Howard and Lorene Lucas play in their early toy automobile, c. 1913. The children's father, Doug Lucas, ran a general merchandise store in Irving from 1906-1931. texashistory.unt.edu/ark:/67531/metapth3240/
Cotton Gin
Cotton gin, Irving, Texas texashistory.unt.edu/ark:/67531/metapth3293/
Couple in Union Bower
An unidentified couple enjoys an afternoon in the Union Bower community, c. 1910. Union Bower was a farming community that today is part of eastern Irving. texashistory.unt.edu/ark:/67531/metapth3235/
Doug Lucas Family in Surrey
The Doug Lucas family in a surrey. Doug Lucas holds his daughter Lorene while his wife holds their son Howard. texashistory.unt.edu/ark:/67531/metapth3243/
Doug Lucas Store
W. D. Lucas operated a general store on Irving's Main Street from 1906 until 1931. After changing locations twice, he settled in this two-story brick building in about 1920. texashistory.unt.edu/ark:/67531/metapth3244/
Dr. and Mrs. John Haley
Dr. John Haley was one of the Irving area's earliest physicians. The Haley family arrived in the area in the late 1850s. John was born in 1866. He was a teacher for a time, but after his first wife died, he returned to school and then entered the medical profession. He served as Irving's mayor from 1927 until his death in 1932. He is pictured here with his second wife, Anna Good Haley, in 1906. texashistory.unt.edu/ark:/67531/metapth3256/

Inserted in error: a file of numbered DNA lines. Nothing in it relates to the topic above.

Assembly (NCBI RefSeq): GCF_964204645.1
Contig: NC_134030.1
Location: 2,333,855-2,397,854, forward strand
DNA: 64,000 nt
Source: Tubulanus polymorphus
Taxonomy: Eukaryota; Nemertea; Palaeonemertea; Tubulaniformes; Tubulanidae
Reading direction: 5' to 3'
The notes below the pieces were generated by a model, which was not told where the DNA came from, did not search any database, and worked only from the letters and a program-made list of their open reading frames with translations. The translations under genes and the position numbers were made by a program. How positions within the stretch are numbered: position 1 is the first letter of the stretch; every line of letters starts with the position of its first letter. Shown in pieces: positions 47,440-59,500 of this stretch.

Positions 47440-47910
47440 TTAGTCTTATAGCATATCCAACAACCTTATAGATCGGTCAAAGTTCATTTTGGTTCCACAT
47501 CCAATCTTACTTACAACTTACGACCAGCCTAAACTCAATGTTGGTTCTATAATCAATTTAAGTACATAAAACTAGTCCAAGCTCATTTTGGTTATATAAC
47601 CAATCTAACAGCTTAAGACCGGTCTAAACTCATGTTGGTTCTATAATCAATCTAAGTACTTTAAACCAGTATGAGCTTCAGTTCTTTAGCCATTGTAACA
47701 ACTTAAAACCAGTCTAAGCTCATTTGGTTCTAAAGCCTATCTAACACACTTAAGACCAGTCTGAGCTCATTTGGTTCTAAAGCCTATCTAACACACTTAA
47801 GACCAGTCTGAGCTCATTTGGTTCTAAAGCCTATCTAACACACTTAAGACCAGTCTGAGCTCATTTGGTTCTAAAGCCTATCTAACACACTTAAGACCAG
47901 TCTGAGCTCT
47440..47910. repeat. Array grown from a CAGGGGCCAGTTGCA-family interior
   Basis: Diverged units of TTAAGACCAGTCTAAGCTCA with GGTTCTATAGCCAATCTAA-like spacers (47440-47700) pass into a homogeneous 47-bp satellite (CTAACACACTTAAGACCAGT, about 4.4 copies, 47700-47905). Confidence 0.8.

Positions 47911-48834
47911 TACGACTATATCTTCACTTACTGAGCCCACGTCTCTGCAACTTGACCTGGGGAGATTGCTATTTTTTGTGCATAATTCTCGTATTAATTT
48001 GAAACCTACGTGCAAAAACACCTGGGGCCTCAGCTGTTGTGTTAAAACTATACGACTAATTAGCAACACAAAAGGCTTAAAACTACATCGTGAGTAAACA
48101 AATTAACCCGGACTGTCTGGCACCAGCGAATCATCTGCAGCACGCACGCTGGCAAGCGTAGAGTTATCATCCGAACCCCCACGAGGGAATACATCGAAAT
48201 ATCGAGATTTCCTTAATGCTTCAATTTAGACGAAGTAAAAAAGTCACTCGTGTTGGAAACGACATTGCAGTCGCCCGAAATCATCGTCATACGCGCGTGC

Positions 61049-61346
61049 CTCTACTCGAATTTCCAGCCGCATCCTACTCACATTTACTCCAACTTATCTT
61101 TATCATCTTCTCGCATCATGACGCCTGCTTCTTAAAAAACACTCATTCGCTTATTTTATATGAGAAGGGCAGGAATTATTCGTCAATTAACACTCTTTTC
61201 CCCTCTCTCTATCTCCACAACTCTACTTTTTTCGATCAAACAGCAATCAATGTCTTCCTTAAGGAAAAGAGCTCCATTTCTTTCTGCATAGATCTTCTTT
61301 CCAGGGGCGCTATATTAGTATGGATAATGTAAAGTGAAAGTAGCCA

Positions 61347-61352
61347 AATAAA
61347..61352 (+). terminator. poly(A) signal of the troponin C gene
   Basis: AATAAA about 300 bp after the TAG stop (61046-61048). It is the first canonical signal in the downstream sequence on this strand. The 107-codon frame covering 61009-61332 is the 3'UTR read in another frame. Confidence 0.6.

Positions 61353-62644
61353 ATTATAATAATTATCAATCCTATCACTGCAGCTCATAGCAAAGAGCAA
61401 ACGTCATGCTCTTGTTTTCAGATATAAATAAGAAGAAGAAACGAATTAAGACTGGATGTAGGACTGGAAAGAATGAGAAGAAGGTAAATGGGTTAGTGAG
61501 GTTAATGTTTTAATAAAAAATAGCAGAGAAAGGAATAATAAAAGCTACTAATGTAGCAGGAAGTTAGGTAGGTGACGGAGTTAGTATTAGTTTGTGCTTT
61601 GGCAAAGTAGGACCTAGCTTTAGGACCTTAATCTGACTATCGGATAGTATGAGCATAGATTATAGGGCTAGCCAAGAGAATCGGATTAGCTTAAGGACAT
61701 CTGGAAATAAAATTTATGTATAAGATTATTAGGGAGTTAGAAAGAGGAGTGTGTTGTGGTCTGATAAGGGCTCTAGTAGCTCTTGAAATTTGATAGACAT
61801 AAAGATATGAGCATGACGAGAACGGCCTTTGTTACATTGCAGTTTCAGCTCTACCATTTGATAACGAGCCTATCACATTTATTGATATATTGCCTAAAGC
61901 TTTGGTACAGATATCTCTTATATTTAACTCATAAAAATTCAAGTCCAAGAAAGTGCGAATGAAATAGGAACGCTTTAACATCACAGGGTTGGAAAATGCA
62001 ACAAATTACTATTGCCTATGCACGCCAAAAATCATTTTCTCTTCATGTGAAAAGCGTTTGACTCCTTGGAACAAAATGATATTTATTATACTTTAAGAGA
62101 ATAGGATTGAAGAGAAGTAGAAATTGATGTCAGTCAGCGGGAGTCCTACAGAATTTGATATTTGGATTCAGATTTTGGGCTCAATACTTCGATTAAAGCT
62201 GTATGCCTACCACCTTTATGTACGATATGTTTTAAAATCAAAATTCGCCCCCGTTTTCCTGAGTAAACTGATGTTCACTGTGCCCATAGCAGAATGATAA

Dr. and Mrs. John Roberts
Dr. John Roberts and his wife Etta Williams Roberts in their horse-drawn buggy. Dr. Roberts was one of Irving's first physicians. He died at the age of 35 in 1918. The couple had three sons, one of whom became a physician and was instrumental in the development of Irving's first hospital during the 1950s and 1960s. texashistory.unt.edu/ark:/67531/metapth3247/
Earl and John Brown and Charles Schulze as children, c. 1914
Earl Brown, John Brown, and Charles Schulze, Jr., c. 1914. The Brown boys were sons of Irving's co-founder, Otis Brown. Charles Schulze, Jr., was the nephew of town co-founder, J. O. Schulze. texashistory.unt.edu/ark:/67531/metapth3265/